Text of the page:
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I'm trying to analyze the causal character of the surface $x^2 + y^2 - z^2 = -1$ in Lorentz-Minkowski space $\mathbb{L}^3$, with the convention $\mathrm{diag[1,1,-1]}$, that is $$\langle \left(x_1, y_1, z_1 \right), \left(x_2,y_2,z_2 \right) \rangle = x_1x_2 + y_1y_2 - z_1z_2$$

First I tried to see the general situation of a parametrized surface $\varphi : D \subset \mathbb{R}^2 \stackrel{C^1}{\rightarrow} \mathbb{L^3}$. We have $\mathrm{d}\varphi_p: T_pD \rightarrow T_{\varphi(p)}\mathbb{L}^3$ for a given $p \in D$, and I thought about the pull-back metric $$\varphi^*\langle,\rangle_p: T_pD \times T_pD \rightarrow \mathbb{R} \qquad \left(\varphi^*\langle,\rangle_p\right)(\zeta, \zeta) = \langle \mathrm{d}\varphi_p (\zeta), \mathrm{d}\varphi_p(\zeta)\rangle$$

Where $\zeta = \left(\zeta_1, \zeta_2\right) \in T_pD$. So far, so good. Expliciting $\varphi(u,v) = \left(x(u,v), y(u,v), z(u,v)\right)$, we would get: $$\mathrm{d}\varphi_p(\zeta) = \left(\begin{array}{c c} x_u(p) & x_v(p) \\ y_u(p) & y_v(p) \\ z_u(p) & z_v(p) \end{array}\right) \cdot \left(\begin{array}{c} \zeta_1 \\ \zeta_2 \end{array}\right) = \left(\begin{array}{c} \zeta_1 x_u(p) + \zeta_2 x_v(p) \\ \zeta_1 y_u(p) + \zeta_2 y_v(p) \\ \zeta_1z_u(p) + \zeta_2 z_v(p) \end{array} \right)$$ Proceeding, we would compute $\langle \mathrm{d}\varphi_p (\zeta), \mathrm{d}\varphi_p(\zeta)\rangle$. Now, I don't think I missed anything here in this tedious computation. If someone asks me to, I'll add here the whole computation. Factoring in matrix form, I got: $$\langle \mathrm{d}\varphi_p (\zeta), \mathrm{d}\varphi_p(\zeta)\rangle = \left(\begin{array}{c c} \zeta_1 & \zeta_2 \end{array} \right) \cdot \left(\begin{array}{c c} \langle \varphi_u, \varphi_u \rangle & \langle \varphi_u, \varphi_v \rangle \\ \langle \varphi_u, \varphi_v \rangle& \langle \varphi_v, \varphi_v \rangle \end{array} \right)_p \cdot \left(\begin{array}{c} \zeta_1 \\ \zeta_2 \end{array} \right)$$

Then, the causal character of $\varphi$ would depend on the positive-definiteness, etc, of the middle matrix above. Now, to the specific problem of the surface $x^2 + y^2 - z^2 = -1$. Geometrically it's easy to see that this hyperboloid is spacelike, but I would like to conclude that from my calculations above. One parametrization is $\varphi(u,v) = \left(\sinh u \cos v, \sinh u \sin v, \cosh u\right)$. Then, $\varphi_u(u,v) = \left(\cosh u \cos v, \cosh u \sin v, \sinh u \right)$ and $\varphi_v(u,v) = \left(- \sinh u \sin v, \sinh u \cos v, 0 \right)$, and we have: $$\begin{array}{c}\langle \varphi_u, \varphi_u \rangle = 1 \\ \langle \varphi_u, \varphi_v \rangle = 0 \\ \langle \varphi_v, \varphi_v \rangle = \sinh^2 u\end{array}$$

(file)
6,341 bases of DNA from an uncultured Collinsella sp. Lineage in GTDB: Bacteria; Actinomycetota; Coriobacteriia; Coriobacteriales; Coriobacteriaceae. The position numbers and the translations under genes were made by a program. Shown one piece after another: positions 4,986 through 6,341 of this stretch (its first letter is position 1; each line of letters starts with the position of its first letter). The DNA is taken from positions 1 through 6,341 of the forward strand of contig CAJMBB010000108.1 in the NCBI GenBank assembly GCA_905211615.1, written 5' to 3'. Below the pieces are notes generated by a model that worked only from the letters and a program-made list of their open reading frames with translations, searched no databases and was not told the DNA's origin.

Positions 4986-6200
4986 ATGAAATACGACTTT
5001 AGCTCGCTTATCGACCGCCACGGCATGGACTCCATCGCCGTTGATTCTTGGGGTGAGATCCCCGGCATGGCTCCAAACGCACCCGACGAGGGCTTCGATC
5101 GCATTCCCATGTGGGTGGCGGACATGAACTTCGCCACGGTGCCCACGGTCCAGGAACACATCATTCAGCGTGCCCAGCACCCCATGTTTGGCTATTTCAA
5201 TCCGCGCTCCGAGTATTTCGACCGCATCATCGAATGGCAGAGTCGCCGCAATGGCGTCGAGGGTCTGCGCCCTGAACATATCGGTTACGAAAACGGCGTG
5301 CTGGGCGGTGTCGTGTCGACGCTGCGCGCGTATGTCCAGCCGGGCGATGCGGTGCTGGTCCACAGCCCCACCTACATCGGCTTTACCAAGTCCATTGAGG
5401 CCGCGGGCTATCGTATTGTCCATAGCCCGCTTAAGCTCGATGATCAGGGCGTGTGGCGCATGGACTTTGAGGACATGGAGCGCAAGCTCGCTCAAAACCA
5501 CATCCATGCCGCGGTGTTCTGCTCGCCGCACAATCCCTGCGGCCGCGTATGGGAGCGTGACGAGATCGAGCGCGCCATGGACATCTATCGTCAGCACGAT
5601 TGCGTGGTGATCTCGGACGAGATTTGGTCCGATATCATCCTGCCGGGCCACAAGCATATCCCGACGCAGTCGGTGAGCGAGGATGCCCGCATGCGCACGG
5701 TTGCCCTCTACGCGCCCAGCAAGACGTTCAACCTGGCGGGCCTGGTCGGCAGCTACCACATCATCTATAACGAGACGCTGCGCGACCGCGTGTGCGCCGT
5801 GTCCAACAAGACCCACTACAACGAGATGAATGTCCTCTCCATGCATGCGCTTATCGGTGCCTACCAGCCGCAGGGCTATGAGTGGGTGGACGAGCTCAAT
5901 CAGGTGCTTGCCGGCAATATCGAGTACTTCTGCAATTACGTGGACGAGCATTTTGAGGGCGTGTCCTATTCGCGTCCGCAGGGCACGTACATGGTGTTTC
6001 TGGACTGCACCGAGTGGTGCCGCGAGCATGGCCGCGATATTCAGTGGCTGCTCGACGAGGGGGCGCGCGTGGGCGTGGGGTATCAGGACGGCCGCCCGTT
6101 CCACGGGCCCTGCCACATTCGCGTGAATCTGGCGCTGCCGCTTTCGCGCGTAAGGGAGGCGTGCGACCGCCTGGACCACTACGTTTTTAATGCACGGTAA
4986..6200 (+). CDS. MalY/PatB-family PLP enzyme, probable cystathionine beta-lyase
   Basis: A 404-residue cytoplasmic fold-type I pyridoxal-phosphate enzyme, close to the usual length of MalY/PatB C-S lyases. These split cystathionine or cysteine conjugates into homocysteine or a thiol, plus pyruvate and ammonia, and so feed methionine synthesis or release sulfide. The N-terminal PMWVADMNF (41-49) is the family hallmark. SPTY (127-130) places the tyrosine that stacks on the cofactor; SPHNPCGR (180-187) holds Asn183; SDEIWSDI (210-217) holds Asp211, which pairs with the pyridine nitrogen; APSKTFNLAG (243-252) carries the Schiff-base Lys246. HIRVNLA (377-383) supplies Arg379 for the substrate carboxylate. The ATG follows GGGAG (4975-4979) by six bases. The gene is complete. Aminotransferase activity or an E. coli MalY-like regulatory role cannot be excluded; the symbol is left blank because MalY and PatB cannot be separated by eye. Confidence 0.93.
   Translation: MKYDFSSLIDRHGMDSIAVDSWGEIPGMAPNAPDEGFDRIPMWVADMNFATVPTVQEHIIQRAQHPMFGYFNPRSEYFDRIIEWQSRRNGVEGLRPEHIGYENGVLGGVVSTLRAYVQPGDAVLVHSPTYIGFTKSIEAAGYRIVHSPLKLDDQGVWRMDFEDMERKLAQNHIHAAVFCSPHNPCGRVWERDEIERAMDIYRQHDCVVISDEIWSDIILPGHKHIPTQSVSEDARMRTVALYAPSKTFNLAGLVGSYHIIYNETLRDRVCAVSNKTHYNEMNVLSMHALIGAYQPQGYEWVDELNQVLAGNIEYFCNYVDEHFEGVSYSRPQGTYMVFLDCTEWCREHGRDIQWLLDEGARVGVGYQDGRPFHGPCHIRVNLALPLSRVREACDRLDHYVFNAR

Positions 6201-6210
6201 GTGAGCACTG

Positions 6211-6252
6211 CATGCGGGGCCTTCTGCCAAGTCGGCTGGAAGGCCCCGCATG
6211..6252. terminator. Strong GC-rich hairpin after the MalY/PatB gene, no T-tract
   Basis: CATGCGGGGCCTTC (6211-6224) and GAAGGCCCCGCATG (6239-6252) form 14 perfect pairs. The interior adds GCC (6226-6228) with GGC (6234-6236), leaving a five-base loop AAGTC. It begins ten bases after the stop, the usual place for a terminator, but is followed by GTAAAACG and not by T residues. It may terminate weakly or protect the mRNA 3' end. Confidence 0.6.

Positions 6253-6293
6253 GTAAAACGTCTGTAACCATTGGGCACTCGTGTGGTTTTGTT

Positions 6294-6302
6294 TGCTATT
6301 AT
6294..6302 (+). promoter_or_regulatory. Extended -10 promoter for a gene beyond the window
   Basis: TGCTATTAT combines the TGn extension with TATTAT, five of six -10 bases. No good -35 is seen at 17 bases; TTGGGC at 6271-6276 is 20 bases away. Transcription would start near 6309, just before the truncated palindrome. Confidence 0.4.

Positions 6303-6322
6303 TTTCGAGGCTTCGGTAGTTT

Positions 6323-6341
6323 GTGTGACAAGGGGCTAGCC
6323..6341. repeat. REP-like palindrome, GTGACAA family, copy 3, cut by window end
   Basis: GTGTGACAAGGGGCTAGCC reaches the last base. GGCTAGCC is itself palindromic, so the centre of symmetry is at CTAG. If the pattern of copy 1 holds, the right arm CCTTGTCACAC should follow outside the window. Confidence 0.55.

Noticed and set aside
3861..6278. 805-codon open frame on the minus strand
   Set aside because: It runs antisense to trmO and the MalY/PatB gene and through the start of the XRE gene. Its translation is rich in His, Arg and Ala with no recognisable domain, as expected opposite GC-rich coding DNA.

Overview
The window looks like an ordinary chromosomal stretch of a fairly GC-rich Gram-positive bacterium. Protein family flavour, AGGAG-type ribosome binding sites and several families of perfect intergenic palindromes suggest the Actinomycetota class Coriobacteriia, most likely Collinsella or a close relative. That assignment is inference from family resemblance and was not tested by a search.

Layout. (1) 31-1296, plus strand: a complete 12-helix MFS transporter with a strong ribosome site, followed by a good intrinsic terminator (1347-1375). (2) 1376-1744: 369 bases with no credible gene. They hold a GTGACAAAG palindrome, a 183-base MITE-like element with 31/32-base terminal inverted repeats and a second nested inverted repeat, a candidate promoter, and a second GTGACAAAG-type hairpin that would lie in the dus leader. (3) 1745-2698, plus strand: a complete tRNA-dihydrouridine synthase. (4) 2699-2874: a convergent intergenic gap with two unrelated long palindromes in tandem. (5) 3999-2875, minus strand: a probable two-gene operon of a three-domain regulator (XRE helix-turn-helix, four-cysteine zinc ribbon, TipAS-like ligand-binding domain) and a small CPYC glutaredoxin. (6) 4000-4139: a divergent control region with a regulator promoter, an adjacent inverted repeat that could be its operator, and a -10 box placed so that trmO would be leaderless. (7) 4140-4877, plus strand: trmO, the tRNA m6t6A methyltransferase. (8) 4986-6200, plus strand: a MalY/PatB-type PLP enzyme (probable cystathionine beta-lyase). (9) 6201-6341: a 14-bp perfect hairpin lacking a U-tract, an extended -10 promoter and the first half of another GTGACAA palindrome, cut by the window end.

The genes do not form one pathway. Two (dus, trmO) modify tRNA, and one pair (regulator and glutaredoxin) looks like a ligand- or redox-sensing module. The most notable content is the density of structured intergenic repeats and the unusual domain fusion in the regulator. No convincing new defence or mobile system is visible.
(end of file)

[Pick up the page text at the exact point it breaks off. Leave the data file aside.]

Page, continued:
and so we get the matrix $\left(\begin{array}{c c} 1 & 0 \\ 0 & \sinh^2 u \end{array}\right)$. With this, I would conclude that if $u \neq 0$, then $\sinh^2 u > 0$ and $\varphi$ is spacelike. But, if $u = 0$, then $\sinh^2 u = 0$ and $\varphi$ would be lightlike. Was that supposed to be possible? I don't know if my approach of the theory was wrong, or my geometric vision, or my calculation, or anything at all. If someone can see this for me, I am very grateful. I hope my notation was clear enough.

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No parametrization of the surface is needed for this problem.

A 1-dimensional linear subspace in $\mathbb L^3$ is, by definition, timelike, if the bilinear form $\langle \cdot, \cdot\rangle$ restricted to the subspace is negative definite. A 2-dimensional subspace is spacelike if the bilinear form restricted to it is positive definite. A surface in $\mathbb L^3$ is spacelike if all its tangent spaces are spacelike.

An easy linear algebra exercise is that the orthogonal complement (with respect to the bilinear form) of a timelike 1-dimensional subspace is a 2-dimensional spacelike subspace.

Now the tangent space at a point $p_0=(x_0,y_0,z_0)$ of your surface is the kernel of the differential at $p_0$ of the defining function of your surface, $f(x,y,z)=x^2+y^2-z^2$ (the surface is the $-1$ level set of $f$). The differential of $f$ at $p_0$ is $df(p_0)=2x_0dx+ 2y_0dy-2z_0dz$, hence the equation for the tangent plane at $p_0$ is $x_0x+ y_0y-z_0z=0$. In other words, the tangent space to your surface at $p_0$ is the orthogonal complement of $p_0$. Since $\langle p_0,p_0\rangle=-1<0$, $p_0$ is timelike, hence by the linear algebra exercise above the tangent space is spacelike.

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To answer your specific question: your parametrisation is bad. When $u = 0$ your vector $\varphi_v$ is actually the zero vector. That tells you that your parametrisation is not regular, and the induced metric, expressed relative to this parametrisation, can have singularities that are related to the poor choice of parametrisation rather than to actual causal character of the surface.


To give an example: you can parametrise the unit sphere in $\mathbb{R}^3$ by

$$ \varphi(u,v) = (\sin u \cos v, \sin u \sin v, \cos u) $$

with $u\in [0,\pi]$ and $v\in [0,2\pi)$. Clearly the surface is Riemannian. But if you compute naively the induced metric in the $u,v$ coordinates you find that

$$ g = \begin{pmatrix} 1 & 0 \\ 0 & (\sin u)^2 \end{pmatrix} $$

which is the exact analogue of your problem above. And here your geometric vision should be clear: when $u = 0,\pi$ you are at the north/south pole and there the longitudinal lines all intersect, so $\varphi_v = 0$.

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